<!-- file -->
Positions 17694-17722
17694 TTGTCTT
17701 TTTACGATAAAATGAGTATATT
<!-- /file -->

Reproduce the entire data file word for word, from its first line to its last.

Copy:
Positions 17694-17722
17694 TTGTCTT
17701 TTTACGATAAAATGAGTATATT